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1978 Sbarro Windhound, 6.9 liter luxury SUV

Today’s Rare Ride is the third car in the series by designer Franco Subaro.The creation of our best Sbarro Windsurfing-A particular take of Citroen Berlingo, and the second was a very hot hatchback called Super Eight – Ferrari below.

Both of these pieces were one-off styling exercises, but today’s Sbarro is actually in very limited production. Introducing the 1978 Windhound.

The world of full-size SUVs in the late ’70s was very different from what it is today, despite recognizing all the names that exist. Trucks such as the Toyota Land Cruiser, Mercedes-Benz G-Wagen, Range Rover and International Harvester Scout were just that. truck. Their decoration was minimal, most often seen with only two doors, and in some cases the backseat was optional. There was no wood or leather, but I found a vinyl seat and minimal soundproofing. There was one exception to this rule: the luxury Jeep Wagoneer.

But some foresights at the time More luxurious Off-road SUV. We have previously covered one of the earliest examples of such luxury trucks. Monteverdi Safari It was launched in Switzerland in 1977. Based on the IH Scout II, Safari defeated Sbarro in just one year.

The basis of the Windhound was the aforementioned G-Wagen, which was not a bad place to get started. Sbarro used the G chassis and designed a completely different body on top. The Windhound was the original design, a step beyond the clip replacement completed in Safari. The Windhound was available with two or four doors and looked like a Toyota 4Runner in the 80’s. The 4-door windhound was identified by two rectangular headlamps, and the two doors used quad circular lamps. Characteristic was the wraparound roof spoiler above the rear hatch.This was complemented by the exhaust pipe that ran, in one example that’s all Roof rail. All examples featured an interior full of wood and leather trim and an unusual tailgate design with double lower portholes. The Windhound was Sbarro’s second original design because it spent the first half of the decade building a replica car (usually a BMW). His first original design was in 1974, a mid-engine Maserati-like sports car called the Stash, interiored by Pierre Cardin. This will be explained later.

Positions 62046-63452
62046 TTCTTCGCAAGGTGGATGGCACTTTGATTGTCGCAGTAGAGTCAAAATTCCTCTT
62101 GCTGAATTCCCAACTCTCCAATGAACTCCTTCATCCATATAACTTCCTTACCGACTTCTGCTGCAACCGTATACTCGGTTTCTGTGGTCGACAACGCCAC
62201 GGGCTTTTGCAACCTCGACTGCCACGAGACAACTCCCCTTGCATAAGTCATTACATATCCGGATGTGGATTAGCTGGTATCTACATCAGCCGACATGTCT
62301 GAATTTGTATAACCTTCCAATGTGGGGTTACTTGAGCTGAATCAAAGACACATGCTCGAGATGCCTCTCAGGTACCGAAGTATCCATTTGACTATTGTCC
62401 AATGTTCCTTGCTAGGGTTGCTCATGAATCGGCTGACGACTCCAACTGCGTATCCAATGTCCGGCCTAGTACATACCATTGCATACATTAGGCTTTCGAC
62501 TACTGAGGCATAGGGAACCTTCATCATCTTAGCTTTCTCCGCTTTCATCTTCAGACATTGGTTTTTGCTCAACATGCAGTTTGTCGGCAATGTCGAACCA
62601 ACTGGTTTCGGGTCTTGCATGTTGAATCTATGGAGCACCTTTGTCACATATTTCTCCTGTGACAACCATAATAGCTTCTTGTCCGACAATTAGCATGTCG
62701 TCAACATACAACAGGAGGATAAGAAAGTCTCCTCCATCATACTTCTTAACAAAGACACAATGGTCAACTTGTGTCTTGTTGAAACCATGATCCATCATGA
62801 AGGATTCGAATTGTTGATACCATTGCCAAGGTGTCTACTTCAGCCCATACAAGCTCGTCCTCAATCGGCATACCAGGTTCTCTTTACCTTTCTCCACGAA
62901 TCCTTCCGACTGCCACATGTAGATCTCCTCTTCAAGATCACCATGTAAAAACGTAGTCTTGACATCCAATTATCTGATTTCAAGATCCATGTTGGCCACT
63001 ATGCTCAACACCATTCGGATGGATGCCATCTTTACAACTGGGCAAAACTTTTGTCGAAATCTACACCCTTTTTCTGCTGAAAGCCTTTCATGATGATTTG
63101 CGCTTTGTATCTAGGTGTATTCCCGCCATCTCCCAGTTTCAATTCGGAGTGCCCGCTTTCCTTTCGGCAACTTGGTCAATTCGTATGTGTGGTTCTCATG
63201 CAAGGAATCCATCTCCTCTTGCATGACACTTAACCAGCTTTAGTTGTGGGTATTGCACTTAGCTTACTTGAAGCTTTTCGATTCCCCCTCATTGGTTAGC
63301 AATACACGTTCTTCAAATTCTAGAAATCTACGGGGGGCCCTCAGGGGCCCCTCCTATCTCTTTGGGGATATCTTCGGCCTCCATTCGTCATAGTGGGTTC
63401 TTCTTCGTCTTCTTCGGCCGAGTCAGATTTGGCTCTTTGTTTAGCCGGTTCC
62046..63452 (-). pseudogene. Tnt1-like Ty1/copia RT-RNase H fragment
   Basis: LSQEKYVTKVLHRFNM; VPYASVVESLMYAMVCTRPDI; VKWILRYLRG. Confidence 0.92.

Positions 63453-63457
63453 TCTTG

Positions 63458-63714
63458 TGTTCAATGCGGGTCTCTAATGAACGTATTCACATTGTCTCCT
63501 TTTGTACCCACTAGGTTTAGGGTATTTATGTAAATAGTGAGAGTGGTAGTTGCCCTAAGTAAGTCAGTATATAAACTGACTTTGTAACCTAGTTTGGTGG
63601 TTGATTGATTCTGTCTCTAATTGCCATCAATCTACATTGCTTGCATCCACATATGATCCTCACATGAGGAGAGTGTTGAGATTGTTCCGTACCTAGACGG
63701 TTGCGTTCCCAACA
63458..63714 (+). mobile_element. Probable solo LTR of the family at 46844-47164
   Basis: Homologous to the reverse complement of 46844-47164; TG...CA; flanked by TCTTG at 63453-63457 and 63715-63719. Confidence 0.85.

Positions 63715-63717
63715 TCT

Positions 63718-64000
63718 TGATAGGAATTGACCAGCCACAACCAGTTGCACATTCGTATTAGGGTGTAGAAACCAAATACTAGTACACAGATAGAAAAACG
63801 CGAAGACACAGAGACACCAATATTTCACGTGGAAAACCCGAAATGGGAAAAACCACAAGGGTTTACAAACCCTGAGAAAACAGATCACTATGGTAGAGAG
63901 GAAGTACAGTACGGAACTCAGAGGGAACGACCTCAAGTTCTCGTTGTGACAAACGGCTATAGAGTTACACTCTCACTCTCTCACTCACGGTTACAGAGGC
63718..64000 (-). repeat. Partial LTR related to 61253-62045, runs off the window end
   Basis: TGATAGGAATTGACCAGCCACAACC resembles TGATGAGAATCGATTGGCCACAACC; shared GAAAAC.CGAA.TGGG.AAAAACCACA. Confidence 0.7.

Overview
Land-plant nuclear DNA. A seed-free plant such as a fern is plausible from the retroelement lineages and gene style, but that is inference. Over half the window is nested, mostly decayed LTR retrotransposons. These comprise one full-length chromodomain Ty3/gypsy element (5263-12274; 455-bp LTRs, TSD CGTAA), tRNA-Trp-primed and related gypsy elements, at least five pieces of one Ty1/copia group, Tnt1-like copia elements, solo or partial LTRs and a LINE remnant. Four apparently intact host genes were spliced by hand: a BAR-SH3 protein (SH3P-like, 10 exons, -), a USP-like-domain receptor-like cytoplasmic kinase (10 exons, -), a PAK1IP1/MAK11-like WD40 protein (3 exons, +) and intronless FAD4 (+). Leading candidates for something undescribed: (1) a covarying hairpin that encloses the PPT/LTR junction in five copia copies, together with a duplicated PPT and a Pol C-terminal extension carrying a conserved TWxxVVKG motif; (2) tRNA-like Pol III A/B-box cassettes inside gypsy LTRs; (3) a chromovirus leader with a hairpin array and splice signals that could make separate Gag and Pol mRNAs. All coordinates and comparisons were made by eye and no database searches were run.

The Windhound was designed to be more powerful than the other SUVs offered, so it used the 450SEL 6.9 6.8-liter V8 engine as its main motivation. The V8 was suitable for 282 horses and 410 lb-ft torque and was very impressive in the 70’s when it was packed with smog. Normally, the transmission paired with it was a 3-speed automatic.

Since the Windhound was a build-to-order truck, it is typically used above and also applies to the 6.9 engine. The chassis remained G-Wagen, but the upper truck was powered by a different engine, depending on customer preference. Six examples used a Mercedes 6.9 engine and two examples used BMW power. Five more used a jeep engine. Finally, I used a 280GE 2.8 in-line 6-cylinder. After driving 14 cars, Windhound disappeared from the world’s radar and Sbarro moved on to other works. Mainstream luxury SUVs will catch up in about 10 years.

[Images: Sbarro]

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1978 Sbarro Windhound, 6.9 liter luxury SUV

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